Buster Keaton, Polly Moran, Jimmy Durante, Gilbert Roland. Dir: Edward Sedgwick

This is my favorite Buster Keaton talkie and I expect to be spending the next few paragraphs telling you why. Before I say all that though, I will tell you what’s wrong with it and why people who don’t like Buster’s talkies just chalk it up to another bad film. I will also endeavor to tell you why it’s not as good as it should be.

But first I will mention the plot. Buster is a plumber and an inventor. He gets called in to fix Irene Purcell’s shower. Purcell is in a bad relationship with Roland who is also in a bad relationship with a violent woman who yells in Spanish. Purcell wants Keaton to keep her away from Roland. Things happen and then it’s over. This movie contains the funniest duel ever written, and we all know how funny duels are.

What’s wrong with it: It was not a big budget film, even by comedy standards of the day. The writing isn’t consistent. Gilbert Roland was not very good in it. Neither was the violent woman who yells in Spanish.

Why this happened: Buster was on the fast-track to becoming a has-been. Part of the reason for that was because of his arguments with the studio to let him write, produce, or direct his films the way he did when they signed him in the first place. They promised him creative control but they lied. As time wore on he had less and less input while MGM, who controlled their stars like pets, gave him scripts and told him he had to do them as written. His personal life went into a spin, with his marriage on the rocks and then over, and he became a raging alcoholic. It is said that his treatment by the studios strongly contributed to his personal problems. At this point, MGM just wasn’t interested in doing anything beyond fulfilling his contract anymore. They basically ran his career into the ground.

Buster’s talkie critics don’t ever cite specific reasons why they don’t like his talkies, they just say they don’t, often exhibiting a tone that indicates it’s Buster’s fault these films weren’t funny. Even if he had played the studio game the way MGM wanted him to, they still wouldn’t have been as good as the ones over which he had control. The studio liked to have complete control. Ironically, or perhaps not, if a film failed, they blamed the star, rather than taking responsibility themselves.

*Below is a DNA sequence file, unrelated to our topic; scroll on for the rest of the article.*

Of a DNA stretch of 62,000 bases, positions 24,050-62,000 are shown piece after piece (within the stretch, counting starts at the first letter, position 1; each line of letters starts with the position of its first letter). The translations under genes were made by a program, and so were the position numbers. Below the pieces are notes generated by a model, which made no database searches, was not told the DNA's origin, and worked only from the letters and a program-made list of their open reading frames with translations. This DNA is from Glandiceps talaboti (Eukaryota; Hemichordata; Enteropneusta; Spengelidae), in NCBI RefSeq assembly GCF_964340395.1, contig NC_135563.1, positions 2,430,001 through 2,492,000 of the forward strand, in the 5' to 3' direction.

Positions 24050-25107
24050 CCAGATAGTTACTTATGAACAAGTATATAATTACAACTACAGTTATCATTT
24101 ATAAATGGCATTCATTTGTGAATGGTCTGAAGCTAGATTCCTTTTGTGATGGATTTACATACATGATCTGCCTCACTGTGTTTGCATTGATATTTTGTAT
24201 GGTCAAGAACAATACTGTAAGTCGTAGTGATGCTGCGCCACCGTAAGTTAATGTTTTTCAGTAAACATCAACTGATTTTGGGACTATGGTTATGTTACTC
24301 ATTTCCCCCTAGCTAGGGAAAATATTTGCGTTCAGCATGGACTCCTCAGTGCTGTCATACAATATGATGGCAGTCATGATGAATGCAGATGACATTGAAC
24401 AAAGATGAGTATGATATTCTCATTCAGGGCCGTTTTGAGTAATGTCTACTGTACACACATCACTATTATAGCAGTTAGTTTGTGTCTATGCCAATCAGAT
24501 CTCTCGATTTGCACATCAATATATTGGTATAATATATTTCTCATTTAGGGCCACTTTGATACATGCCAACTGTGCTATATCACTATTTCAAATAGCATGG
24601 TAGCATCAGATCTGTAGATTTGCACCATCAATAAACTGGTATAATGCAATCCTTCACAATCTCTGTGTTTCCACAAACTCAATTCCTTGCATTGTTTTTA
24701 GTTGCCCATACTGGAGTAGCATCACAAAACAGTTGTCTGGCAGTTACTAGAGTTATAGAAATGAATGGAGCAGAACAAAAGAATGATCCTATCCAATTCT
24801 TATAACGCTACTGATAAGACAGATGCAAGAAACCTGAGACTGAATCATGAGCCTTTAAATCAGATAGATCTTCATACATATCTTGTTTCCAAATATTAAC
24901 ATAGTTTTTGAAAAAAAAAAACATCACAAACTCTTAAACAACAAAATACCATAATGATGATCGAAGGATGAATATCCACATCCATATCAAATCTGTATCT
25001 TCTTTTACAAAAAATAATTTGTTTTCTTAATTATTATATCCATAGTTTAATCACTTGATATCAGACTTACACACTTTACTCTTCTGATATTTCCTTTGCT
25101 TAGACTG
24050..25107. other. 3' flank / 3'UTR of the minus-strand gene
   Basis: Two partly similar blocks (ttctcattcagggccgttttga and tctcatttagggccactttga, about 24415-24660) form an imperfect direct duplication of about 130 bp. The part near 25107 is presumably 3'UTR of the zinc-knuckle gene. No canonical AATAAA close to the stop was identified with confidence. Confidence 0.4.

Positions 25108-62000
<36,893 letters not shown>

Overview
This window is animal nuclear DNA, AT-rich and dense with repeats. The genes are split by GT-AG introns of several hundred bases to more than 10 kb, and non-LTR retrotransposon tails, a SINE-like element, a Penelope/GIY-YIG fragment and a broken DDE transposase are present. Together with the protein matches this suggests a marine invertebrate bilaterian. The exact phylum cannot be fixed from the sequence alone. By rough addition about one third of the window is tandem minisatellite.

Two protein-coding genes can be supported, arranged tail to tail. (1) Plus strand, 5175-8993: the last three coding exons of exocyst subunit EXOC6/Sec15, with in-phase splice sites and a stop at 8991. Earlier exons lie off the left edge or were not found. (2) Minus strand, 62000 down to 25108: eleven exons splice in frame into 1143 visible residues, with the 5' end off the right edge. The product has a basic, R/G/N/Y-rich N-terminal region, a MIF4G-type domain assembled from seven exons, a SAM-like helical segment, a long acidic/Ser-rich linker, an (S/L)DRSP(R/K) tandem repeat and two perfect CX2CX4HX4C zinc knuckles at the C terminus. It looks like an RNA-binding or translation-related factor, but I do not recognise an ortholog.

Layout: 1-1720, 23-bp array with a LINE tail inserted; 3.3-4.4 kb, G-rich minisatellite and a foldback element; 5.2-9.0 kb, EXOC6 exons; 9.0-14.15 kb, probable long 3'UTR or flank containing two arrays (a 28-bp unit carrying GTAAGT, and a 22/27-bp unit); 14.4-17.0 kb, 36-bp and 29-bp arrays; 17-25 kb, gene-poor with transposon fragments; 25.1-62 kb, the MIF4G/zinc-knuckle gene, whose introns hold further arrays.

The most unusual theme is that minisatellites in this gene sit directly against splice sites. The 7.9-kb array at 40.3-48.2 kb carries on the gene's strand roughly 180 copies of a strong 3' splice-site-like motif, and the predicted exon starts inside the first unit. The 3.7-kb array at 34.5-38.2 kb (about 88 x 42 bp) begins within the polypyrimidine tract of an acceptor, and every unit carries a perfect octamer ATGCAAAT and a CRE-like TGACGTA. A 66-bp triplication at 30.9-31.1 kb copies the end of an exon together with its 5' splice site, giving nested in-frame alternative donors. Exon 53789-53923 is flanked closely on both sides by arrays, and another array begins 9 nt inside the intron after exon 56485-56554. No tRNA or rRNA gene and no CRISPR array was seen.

I cannot give you any good reasons as to why Gilbert Roland and the violent woman who yells in Spanish are so bad. I guess they just don’t have all that much talent, though I have seen Roland be competent in other films.

Now, let me tell you why I like it so much, and why one of the things I listed as what’s wrong with it suits me just fine. I like that the writing isn’t consistent. The thing that’s inconsistent about it is that Buster’s character is a nincompoop in one scene, protector in the next, and then smart and sarcastic in the next. Why do I like this? Because it’s the only film I know of in which he was sarcastic. And he’s good at it. The last scene is pretty amazing. The inconsistency gives him the opportunity to show his buffoon side, which is hilarious, and it also makes him a very believable romantic lead.

There are so many hilarious situations in The Passionate Plumber that I can’t see why anyone would completely disregard or hate the movie. If someone had never seen a Buster Keaton movie at all before and they saw this, they wouldn’t sit there with the “His silents are better” bias. They would just laugh. Because it’s funny.

Please don’t deprive yourself of this movie. Give it a chance. I don’t think you will be disappointed.


4 thoughts on “The Passionate Plumber (1932)

  1. I regard Buster’s MGM features with mixed emotions, but at least, unlike those dreadful Our Gang shorts the studio produced, they have some good moments. Clearly, Keaton does his very best to do an end run around the screenwriters and sneak some spunk into the nincompoop characters – and I agree, those smart/sarcastic moments in “The Passionate Plumber” make it funnier than the other MGM talkies. Now just why there was never a Buster – Marie Dressler – Charlotte Greenwood starring trifecta, possibly with Marion Davies thrown in for good measure and balance, that we’ll never know.


  2. Pingback: The Villain Still Pursued Her (1940) | My Classic Movies

  3. Keaton displays some nonverbal sarcasm in THE GENERAL (1927) when his air-head girlfriend is feeding inconsequential amounts of wood to the train engine’s fire pit; Keaton picks up a coin-sized piece of debris from the floor and offers it to her to throw in the fire and she accepts it, not realizing he’s just being sarcastic.

    Liked by 1 person

  4. Excellent point. I can think of several instances in his silent films, including the one you mentioned, in which we see his sarcastic streak. I didn’t say so, but I was referring specifically to his talkies though, where he is primarily always a buffoon. Thanks for pointing that out!


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